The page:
Observing myself by watching
Yogi Berra said it. “You can observe a lot by just watching.”
And you can learn a lot about yourself just by observing.
I’ve been watching and observing and learning some things about myself recently. Some have been pleasing. Some have been embarrassing. But overall, I’m pleased even to discover the ones I’ve found embarrassing. Knowledge is the goal.
That’s a useful thing to know about myself, and one that’s pleasing to know.
This mash-up embedded below of Jordan Peterson’s talks (full transcript) has inspired me.
There’s a lot of stuff here, but let me give you a taste.
You don’t know yourself
You know, one of the things I often told my students and my clinical clients as well, I guess I probably told my family members this, as well, some of the many ways that one of the first ways to come to know yourself is to understand that you don’t.
Point 1: You don’t know yourself. And if you think you do, you’re fooling yourself. Just as the self is a kind of illusion, so is the notion that you know yourself.
…you have to understand that you don’t know who you are. And that’s not easy to understand. Because you think you know, but then you know, you remember, you can’t control yourself very well; you’re not very disciplined, you’re full of flaws. Maybe you don’t know yourself as well as you think. But it’s hard to get low enough to understand how deeply it is the case that you are ignorant about who you are.
Point 2: It’s hard to “get low enough to understand how deeply is the case that you are ignorant about who you are.
The idea that I know myself is a kind of illusion easily pierced by watching myself and seeing how many things I see myself do that are inconsistent with my self-image.
I did that?
I woke up last night and wandered around eating things when I wasn’t hungry?
That’s not me?
Who is that person, anyway?
You can learn to kind of watch yourself like you’re watching a stranger. But you have to adopt a position is a position of radical humility.
If you’re serious about learning anything, humility is an essential prerequisite. If you’re serious about learning who you are, you have to start by acknowledging your ignorance.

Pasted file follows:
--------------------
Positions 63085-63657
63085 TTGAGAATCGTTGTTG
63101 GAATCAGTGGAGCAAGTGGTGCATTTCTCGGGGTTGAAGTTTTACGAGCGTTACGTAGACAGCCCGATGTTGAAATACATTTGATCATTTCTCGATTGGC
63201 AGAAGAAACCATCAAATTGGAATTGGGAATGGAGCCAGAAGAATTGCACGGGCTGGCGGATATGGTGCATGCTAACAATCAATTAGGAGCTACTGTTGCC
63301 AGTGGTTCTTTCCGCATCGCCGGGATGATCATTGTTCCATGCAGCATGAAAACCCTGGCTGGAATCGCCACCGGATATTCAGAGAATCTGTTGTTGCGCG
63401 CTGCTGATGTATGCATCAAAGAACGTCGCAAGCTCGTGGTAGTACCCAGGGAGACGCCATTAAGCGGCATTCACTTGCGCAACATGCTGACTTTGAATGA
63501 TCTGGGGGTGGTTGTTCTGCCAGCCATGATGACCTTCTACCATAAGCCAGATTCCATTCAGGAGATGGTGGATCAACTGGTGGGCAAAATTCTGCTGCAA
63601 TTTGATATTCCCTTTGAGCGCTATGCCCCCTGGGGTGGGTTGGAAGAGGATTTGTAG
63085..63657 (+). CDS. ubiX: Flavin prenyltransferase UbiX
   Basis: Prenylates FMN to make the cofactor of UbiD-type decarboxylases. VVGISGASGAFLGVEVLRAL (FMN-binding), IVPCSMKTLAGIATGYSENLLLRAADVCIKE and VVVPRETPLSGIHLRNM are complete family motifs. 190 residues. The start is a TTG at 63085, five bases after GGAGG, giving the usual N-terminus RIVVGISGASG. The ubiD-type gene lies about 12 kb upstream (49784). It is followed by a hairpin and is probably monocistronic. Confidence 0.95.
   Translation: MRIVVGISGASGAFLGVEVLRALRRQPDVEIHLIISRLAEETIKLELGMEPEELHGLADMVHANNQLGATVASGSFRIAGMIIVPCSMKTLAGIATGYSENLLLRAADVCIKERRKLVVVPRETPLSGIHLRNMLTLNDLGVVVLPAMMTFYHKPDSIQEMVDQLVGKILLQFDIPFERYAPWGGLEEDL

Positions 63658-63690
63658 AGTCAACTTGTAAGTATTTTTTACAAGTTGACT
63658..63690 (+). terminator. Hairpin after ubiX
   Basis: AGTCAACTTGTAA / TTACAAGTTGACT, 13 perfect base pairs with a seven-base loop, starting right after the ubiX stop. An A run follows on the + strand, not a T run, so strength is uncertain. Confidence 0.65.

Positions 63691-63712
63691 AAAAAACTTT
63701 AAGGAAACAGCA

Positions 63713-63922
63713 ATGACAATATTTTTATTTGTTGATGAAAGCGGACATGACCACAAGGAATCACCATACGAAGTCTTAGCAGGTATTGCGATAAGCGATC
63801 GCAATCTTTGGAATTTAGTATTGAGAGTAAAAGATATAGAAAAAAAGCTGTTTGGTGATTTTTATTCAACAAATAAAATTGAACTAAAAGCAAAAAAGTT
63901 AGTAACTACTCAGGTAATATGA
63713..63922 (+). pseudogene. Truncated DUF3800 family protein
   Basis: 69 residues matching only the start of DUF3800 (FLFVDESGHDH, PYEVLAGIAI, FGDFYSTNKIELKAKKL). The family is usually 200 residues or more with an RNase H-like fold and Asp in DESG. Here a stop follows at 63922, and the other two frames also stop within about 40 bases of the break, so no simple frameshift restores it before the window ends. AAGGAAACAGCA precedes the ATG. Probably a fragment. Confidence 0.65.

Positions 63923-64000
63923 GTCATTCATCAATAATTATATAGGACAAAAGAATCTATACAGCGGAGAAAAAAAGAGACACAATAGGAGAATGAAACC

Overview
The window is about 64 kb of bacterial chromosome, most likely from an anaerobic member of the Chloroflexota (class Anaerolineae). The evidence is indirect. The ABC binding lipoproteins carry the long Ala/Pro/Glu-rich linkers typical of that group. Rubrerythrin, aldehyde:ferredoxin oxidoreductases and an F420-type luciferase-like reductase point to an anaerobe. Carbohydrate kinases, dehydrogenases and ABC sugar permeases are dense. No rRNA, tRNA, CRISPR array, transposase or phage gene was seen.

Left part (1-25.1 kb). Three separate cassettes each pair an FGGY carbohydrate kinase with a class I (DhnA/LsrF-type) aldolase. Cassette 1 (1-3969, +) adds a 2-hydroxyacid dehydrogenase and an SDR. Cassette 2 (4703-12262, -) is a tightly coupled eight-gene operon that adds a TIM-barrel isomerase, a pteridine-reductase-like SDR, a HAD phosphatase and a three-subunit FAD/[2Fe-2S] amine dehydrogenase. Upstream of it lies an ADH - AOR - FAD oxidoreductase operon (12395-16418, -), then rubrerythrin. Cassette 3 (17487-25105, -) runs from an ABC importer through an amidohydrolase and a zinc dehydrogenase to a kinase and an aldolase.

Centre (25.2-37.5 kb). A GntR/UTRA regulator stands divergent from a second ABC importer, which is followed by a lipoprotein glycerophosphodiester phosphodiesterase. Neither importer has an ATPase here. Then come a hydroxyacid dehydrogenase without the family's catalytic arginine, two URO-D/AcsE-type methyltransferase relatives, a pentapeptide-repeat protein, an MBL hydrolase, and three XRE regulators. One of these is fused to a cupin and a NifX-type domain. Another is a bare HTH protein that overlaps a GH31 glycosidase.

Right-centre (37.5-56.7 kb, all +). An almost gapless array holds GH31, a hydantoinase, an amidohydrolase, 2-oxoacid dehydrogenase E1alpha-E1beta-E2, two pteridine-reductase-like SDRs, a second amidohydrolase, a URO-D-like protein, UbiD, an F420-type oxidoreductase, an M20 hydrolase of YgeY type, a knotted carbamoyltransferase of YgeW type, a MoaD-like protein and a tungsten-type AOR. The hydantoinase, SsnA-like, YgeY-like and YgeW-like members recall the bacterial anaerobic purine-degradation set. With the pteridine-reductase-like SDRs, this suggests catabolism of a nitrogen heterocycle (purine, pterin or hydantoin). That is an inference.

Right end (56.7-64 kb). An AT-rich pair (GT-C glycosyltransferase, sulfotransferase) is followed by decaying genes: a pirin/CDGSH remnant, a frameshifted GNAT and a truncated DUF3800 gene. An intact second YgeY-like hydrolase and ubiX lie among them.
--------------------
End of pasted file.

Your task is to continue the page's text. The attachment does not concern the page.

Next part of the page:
Meditation teaches me that. Ideas arise in my mind. Where do they come from? I don’t know. I do things. How do I decide? I don’t know.
I can come up with explanations, but are they the right ones? I don’t know.
The more I acknowledge my ignorance, the more I feel open to new knowledge. If I’m not ignorant, what could I possibly learn?
I know a lot, but my ignorance—about anything—is much greater than my knowledge.
So I want to learn to focus on what I don’t know. If I don’t, then what I do know—some of which is false—will get in the way of learning new things.
And I do want to learn. At least I believe I do.
I’m better at learning new things than most. But I fall far short of my ideal.
If I compared myself to other people, I might feel pride—and that would not help me.
So I choose to compare myself to my ideal and look for ways to approach my ideal — one small step at a time.
You don’t know how incompetent you are
Peterson recommends that you acknowledge how incompetent you are at making the changes that you want to make. That’s a mistake I’ve repeatedly made. I see the changes I want to make. I decide to change. And I think I can just do it.
But I can’t.
…there’s things you could do to improve and you know what they are.
And so, I think does everyone, if they observed themselves carefully.
And there’s small steps that you could take that you might take that would put you in that direction? And then the question is, are you big enough to take those small steps
That’s been my repeated error. I don’t want to take small steps. I want to take big ones. And I’ve tried. Because I haven’t been big enough to take small steps.
Why small steps?
…are you capable of grappling with the fact that you’re fundamentally flawed to the point where you have to break things down into almost childlike steps in order to manage them? And the answer to that is, yeah, you are.
That’s what I’ve been discovering this week. I’ve been working on my software project and improving my blogging practice.
I’m finally facing the fact that I have to break things down and take “almost childlike steps” to make progress.
But you have to be humble and wise enough to understand that you might have to aim pretty damn low…
It’s because you don’t know what you’re doing. You have to admit that, and there’s going to be a loss of ego, destruction of ego, arrogant ego that necessarily accompanies that. But you need the loss of that arrogant ego because it’s precisely what’s interfering with your movement forward.
That’s what I’ve learned from observing myself this week.
It’s easy to focus my attention on the things that I do well and congratulate myself for them.
It’s easy. But it’s a mistake.
It distracts me from clearly observing the things that I do poorly. And unless I see what I do poorly, how can I expect do what it takes to change?
Some good things I learned
I saw myself doing some things well.
I focused on the things that I did poorly and decided that I was not going to be satisfied with the level of performance that I’ve accepted for years.
“Better than other people” has been good enough for me in the past.
“Not the best I can do” is the new standard.
This week I’ve looked at small inefficiencies as problems deserving respect and attention. And one by one I’ve solved them.
I wasn’t a perfectionist, but I tried to hold myself to a higher standard than I’ve done in the past.
I have some grand aspirations, and I hope to make progress.
I realize that the way to get there is by taking those “almost childlike steps.”
This is one.